A project of the Institute for Human Centered Design
January 2021 Newsletter
ADA Question of the Month
Question: When alterations are undertaken, the ADA Standards for Accessible Design requires additional accessibility, beyond making the altered portion accessible. The entire building needs to be made accessible if the alterations are greater than 50% of the value of the building. True or False?

The answer is at the end of the newsletter.
COVID-19 Updates
As Hospitals Fear Being Overwhelmed By COVID-19, Do The Disabled Get The Same Access?
Stethoscope next to a pen on a white paper form
The COVID-19 pandemic has created huge demand on our healthcare system. With diminishing resources, one question has been raised, one that people with disabilities and the elderly have worried about since the start of the coronavirus pandemic: Are they denied care when healthcare supplies gets scarce — like drugs or treatment, including ventilators? An NPR investigation looked into a dozen reports of discrimination.

Image source: image courtesy of Pixnio.
New England ADA Center's ADA and COVID-19 Webpage
New England ADA Center IHCD Combined Graphic
People with disabilities have a right of participation in society even during a pandemic. We have collected resources to help people understand their ADA rights during the pandemic. Read more about how the ADA relates to the COVID-19 pandemic.

Regional News
Free Virtual Workshop: ADA Standards for Accessible Design and Massachusetts Architectural Access Regulations -
What's Required in Alterations and Additions
toilet with grab bars, mirror and sink on the right, grey walls and grey tiled floor.
On January 21st from 10:00 a.m. to 11:30 a.m., the New England ADA Center will co-host a free virtual workshop. Determining what’s required to be accessible under the MAAB Regulations and the ADA Standards when altering or expanding a facility can be a challenge. Learn how and to what extent requirements in the MAAB Regulations and the ADA Standards apply to planned alterations and additions. There will be time for questions.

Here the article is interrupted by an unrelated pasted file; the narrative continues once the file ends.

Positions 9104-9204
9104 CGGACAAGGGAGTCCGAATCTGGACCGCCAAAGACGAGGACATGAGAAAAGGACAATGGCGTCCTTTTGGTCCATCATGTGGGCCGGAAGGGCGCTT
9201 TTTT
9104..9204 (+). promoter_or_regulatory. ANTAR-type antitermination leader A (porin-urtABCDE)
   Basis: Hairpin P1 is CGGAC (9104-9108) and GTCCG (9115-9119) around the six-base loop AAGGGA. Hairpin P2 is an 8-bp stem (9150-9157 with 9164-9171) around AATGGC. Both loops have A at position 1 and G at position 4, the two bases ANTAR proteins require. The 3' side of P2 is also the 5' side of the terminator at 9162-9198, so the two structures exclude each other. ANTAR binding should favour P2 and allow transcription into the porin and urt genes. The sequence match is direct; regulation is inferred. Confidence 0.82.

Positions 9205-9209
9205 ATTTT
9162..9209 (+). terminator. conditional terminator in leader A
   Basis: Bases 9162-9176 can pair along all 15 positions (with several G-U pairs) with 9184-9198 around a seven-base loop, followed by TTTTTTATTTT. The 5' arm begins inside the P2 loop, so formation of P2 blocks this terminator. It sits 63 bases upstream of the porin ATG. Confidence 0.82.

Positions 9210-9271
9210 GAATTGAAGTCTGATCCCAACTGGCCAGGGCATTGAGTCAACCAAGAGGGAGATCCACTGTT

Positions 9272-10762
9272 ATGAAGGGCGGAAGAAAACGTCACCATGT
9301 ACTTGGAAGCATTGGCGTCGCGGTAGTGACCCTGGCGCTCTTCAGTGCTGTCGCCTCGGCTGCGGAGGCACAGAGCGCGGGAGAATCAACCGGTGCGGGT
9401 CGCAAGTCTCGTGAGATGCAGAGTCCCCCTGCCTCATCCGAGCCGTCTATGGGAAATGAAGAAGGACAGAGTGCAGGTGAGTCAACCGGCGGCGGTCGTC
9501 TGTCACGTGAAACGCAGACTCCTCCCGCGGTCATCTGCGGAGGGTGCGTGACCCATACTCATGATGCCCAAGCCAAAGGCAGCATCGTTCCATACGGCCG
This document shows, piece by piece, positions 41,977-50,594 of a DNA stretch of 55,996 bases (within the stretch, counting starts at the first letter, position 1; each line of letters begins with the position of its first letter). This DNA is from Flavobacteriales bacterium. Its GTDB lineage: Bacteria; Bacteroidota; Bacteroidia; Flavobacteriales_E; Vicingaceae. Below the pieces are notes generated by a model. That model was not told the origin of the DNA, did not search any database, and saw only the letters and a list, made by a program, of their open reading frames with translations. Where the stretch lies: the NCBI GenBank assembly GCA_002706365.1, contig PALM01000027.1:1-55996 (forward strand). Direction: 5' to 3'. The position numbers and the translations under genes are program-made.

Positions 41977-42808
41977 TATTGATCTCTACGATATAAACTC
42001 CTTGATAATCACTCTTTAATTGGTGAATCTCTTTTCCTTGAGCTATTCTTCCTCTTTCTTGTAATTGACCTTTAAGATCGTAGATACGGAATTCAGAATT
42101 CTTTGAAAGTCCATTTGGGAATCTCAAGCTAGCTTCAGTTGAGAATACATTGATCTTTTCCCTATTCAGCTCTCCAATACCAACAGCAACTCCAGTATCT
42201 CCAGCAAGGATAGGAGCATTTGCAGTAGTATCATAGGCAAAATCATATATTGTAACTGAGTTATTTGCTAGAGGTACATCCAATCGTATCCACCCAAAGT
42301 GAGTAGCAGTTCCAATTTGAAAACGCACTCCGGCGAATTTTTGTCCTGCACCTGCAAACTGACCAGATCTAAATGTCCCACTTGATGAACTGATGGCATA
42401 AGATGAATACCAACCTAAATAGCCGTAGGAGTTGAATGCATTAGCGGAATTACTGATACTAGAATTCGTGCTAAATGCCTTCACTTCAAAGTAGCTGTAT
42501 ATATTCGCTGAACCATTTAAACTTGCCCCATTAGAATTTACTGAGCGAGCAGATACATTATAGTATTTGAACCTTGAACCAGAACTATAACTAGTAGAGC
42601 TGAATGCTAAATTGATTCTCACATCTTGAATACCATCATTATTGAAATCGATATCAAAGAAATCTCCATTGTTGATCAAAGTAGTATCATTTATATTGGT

Image source: image courtesy of the U.S. Access Board.
Webinar: Know Your Rights and Responsibilities: Disability Issues in Employment
New England ADA Center IHCD Combined Graphic
On February 9, from 10:00 a.m. to 12:00 p.m. the New England ADA Center and the Disability Law Center will host a free webinar on disability issues in employment. During this training, attorneys from the Disability Law Center will discuss the rights of employees and obligations for employers set out in federal and state laws. Other topics are reasonable accommodation, the interactive process, disclosing a disability, FMLA, leave, and remedies for alleged discrimination. There will be time for questions.
This training is free and open to the public. A zoom link will be emailed to all registrants.

ADA National Network Celebrates 30 Years of Service
ADA National Network Celebrating 30 Years!
Did you know the ADA National Network is entering its 30th year of service? In 2021, we will share videos, memories, and events to celebrate 30 years of providing information, guidance, and training on the Americans with Disabilities Act (ADA). Thank you for being part of our family and community over the years! Follow #ADANetwork30 to learn more about our anniversary events!
As always, our ADA specialists are here to help. Contact us at 1-800-949-4232 (toll-free voice or TTY) or email us at info@NewEnglandaDA.org.
New England ADA Center is Open and Provides Webinars on the Americans with Disabilities Act
New England ADA Center IHCD Combined Graphic
During this pandemic, compliance with the ADA is even more critical whether you are a municipality, non-profit organization, state agency or business. We are open for business and here to take your ADA questions. Let us help you ensure that everyone can participate in your services. The New England ADA Center provides webinars on the Americans with Disabilities Act. Contact us at 800-949-4232 or info@NewEnglandADA.org with your questions or to request a training.

National News
U.S. Attorney’s Office Settles Disability Discrimination Allegations with Operator of Skilled Nursing Facilities
The U.S. Attorney’s Office reached an agreement today with Alliance Health and Human Services, the operator of eight skilled nursing facilities in Massachusetts, to resolve allegations that they violated the Americans with Disabilities Act (ADA) by turning away patients because they were being treated for Opioid Use Disorder (OUD). Under the terms of the agreement, Alliance will adopt a non-discrimination policy, provide training on the ADA and OUD to admissions personnel, and pay a civil penalty.

U.S. Department of Justice Finds Jails Failed to Protect Prisoners Experiencing Opioid Withdrawal
Jail cells painted white and interior is dark
United States Department of Justice Civil Rights Division United States Attorney’s Office District of New Jersey